Avoid Concentration Risk in These 3 Sectors | ETF Trends

An equal-weight ETF is particularly impactful in the sectors with the highest concentration risk.

An equal-weight strategy can reduce concentration risk by weighting each constituent company equally so that a small group of companies does not have an outsized impact on the index.

The three sectors with the greatest total weight of the largest five companies include communication services, energy, and information technology. The sectors with the lowest concentration in the largest five names are industrials, healthcare, and financials, according to S&P Dow Jones Indices.

Concentration risk is a growing concern among advisors. In a 2022 survey, 69.7% of advisors said they were concerned or very concerned about the concentration of the top five names in the S&P 500. 22.5% of advisors were “just a little” concerned, and only 7.7% of advisors said they were not concerned, according to “When Markets Wobble, Cash Remains King: Free Cash Flow Investing.” (Date: August 30, 2022. Sample size: 293 respondents, 37.9% RIAs.)

Investors looking for more balanced exposure to the communication services, energy, and information technology sectors can look to the Invesco S&P 500 Equal Weight Communications Services ETF (EWCO), the Invesco S&P 500 Equal Weight Energy ETF (RYE), and the Invesco S&P 500 Equal Weight Technology ETF (RYT).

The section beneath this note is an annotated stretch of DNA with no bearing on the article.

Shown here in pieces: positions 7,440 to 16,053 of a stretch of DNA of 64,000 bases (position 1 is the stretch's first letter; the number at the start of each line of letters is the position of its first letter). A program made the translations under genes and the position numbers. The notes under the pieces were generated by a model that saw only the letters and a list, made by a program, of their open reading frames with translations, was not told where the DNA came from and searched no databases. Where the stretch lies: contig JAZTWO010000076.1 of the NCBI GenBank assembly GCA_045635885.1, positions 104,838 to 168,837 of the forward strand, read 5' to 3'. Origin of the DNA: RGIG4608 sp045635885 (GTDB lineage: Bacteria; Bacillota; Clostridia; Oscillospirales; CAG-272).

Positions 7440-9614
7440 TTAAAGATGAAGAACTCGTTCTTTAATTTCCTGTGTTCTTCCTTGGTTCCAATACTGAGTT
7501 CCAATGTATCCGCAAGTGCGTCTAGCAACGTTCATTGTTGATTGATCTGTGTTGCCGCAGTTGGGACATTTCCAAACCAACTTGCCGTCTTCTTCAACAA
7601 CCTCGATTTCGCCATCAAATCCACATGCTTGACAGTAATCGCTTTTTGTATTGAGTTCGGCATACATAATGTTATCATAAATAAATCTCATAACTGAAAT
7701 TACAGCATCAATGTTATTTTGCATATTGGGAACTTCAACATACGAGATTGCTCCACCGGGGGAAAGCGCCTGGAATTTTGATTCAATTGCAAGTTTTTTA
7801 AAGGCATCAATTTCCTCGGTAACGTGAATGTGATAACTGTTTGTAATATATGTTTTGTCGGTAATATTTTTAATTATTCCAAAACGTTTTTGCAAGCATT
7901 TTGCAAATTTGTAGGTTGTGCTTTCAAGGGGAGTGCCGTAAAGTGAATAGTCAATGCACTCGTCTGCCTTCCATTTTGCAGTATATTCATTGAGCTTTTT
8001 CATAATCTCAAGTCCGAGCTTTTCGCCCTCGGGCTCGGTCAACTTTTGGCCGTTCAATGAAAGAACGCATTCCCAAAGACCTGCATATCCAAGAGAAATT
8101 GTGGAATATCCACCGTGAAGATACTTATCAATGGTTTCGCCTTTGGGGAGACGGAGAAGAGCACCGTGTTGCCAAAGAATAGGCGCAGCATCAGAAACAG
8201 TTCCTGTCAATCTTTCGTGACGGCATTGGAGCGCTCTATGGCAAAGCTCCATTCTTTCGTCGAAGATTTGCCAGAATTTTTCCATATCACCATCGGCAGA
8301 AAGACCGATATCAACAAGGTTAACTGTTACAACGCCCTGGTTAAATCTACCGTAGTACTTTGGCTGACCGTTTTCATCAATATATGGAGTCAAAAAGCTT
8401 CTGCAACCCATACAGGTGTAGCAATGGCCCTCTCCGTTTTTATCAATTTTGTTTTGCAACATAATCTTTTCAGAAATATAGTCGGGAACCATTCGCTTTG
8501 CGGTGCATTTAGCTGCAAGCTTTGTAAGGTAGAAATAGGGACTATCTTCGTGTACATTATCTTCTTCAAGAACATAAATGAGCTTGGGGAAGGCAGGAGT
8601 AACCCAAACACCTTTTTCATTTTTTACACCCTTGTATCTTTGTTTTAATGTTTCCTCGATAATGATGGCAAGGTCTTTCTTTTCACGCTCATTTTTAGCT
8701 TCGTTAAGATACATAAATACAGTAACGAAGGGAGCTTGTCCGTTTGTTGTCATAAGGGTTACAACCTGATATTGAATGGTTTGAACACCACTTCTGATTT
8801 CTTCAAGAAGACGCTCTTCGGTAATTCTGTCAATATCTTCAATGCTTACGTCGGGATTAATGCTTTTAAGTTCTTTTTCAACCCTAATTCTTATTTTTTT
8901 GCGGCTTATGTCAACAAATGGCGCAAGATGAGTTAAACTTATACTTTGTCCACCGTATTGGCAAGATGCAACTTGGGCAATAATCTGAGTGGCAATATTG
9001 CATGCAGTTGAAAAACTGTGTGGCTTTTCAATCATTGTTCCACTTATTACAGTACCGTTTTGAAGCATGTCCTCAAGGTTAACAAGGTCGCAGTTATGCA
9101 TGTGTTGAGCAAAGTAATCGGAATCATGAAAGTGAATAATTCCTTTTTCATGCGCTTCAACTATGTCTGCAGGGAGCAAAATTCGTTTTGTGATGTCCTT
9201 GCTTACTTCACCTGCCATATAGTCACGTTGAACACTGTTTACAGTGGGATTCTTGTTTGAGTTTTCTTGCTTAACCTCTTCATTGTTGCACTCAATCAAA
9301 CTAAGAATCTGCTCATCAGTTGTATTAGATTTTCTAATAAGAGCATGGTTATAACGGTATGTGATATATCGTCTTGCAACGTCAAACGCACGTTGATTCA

See more: How Does RSPE Compare to RSP?

For an equal-weighted strategy, the simple arithmetic of rebalancing connects equally weighted indexes to momentum effects. If the price of a constituent increases by more than the average of its peers, then its weight in the portfolio will increase, and the position will necessarily be trimmed at the next rebalance as the portfolio returns to equal weights.

On the other hand, if a stock falls by more than the average of its peers, its weighting will fall too, and more must be purchased at the next rebalance to return to equal weight. Thus, equal-weight indexes sell relative winners and purchase relative losers at each rebalance, adding a value tilt to portfolios.

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